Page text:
The 2D planar vector h around each time reversal related Dirac point indeed has vortex structure with nontrivial winding number 1 and −1, while the winding number vanishes once both time reversal partners are included, as is shown in Fig. S3. This is distinct from the Dirac cones splitting out of quadratic degeneracy by symmetry breaking operation in Ref. 27, where the winding number around each cone is 1 and around the both is 2 instead. This vortex structure in momentum space manifests the topological feature of the nodal points.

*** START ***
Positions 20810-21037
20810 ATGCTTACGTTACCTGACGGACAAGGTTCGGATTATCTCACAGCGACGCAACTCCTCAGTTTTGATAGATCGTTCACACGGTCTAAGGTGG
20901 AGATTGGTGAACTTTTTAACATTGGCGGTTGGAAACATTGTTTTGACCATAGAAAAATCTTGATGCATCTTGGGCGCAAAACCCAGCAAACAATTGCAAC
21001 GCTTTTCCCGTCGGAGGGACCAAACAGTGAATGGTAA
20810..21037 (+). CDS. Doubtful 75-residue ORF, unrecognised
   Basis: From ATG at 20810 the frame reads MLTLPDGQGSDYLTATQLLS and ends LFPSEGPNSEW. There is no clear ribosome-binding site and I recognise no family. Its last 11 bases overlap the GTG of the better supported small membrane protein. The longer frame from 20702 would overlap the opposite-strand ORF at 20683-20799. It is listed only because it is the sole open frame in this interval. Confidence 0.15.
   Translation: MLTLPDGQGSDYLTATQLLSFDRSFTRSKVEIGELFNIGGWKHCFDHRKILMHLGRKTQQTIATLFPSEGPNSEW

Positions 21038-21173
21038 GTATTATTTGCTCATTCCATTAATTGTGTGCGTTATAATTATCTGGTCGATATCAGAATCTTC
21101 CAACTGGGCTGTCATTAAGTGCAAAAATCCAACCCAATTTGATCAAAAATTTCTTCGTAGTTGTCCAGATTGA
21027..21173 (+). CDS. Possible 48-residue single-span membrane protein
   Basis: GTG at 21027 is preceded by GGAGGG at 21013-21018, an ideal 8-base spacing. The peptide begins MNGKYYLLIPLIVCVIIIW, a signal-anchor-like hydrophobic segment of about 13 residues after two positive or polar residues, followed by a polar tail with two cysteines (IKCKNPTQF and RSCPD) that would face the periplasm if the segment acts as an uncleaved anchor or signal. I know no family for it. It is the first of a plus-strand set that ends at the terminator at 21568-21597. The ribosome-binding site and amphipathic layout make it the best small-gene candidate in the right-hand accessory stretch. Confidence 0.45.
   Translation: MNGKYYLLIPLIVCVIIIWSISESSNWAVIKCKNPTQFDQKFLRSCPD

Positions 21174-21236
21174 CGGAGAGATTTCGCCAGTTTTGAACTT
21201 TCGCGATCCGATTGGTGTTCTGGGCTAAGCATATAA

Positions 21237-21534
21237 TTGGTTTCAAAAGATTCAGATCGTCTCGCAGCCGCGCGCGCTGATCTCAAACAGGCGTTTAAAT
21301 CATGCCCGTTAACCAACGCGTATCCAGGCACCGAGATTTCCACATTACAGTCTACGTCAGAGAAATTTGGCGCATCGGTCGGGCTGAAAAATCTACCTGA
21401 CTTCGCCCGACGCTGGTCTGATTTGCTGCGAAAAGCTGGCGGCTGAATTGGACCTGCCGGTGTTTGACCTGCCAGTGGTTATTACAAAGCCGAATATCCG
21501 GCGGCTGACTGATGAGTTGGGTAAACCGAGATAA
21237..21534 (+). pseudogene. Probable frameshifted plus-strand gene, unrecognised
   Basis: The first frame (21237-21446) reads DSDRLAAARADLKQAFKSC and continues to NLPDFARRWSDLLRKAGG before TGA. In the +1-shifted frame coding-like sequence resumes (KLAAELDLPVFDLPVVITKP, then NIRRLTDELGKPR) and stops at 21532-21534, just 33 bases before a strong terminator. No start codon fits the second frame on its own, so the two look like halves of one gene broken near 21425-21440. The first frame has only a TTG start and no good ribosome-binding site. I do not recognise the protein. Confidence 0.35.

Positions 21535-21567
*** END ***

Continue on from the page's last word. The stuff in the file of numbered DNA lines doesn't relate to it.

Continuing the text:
We now consider symmetry breaking effect on these Dirac points. An artificial structure is shown in Fig. 3(a), where the ratio between r1 and r can be used to describe the degree of its deviation from cylinder (it is still a cylinder when r1 = r). Here we found that the principal axis of the artificial structure orientating parallel to the mirror plane of mx would lift one pair of Dirac nodes N3 and N4 while keep the other pair N1 and N2, as is shown in Fig. 3(b) and (c), while a general orientation of the principal axis would break both, as is shown in Fig. 3(d) and (e). This is due to the fact that the former case maintains mirror symmetry of mx, but breaks that of my, while the latter case both the mirror symmetry of mx and my is broken. Consequently the breaking of mirror symmetry induces hybridization between A and B type bands so that crossing is avoided and Dirac nodes are unbuckled. This is consistent with the previous analysis that the stability of Dirac points vanishes as the mirror symmetry protected unavoidable crossing fails. Here, the coexistence of buckled and unbuckled Dirac nodes is achieved in this photonic system and the width of gap for unbuckled ones is also found to be tunable through varying the degree of deformation. This phenomenon gives us the possibility to manipulate the Dirac points through controlling the mirror symmetry of such special artificial structure.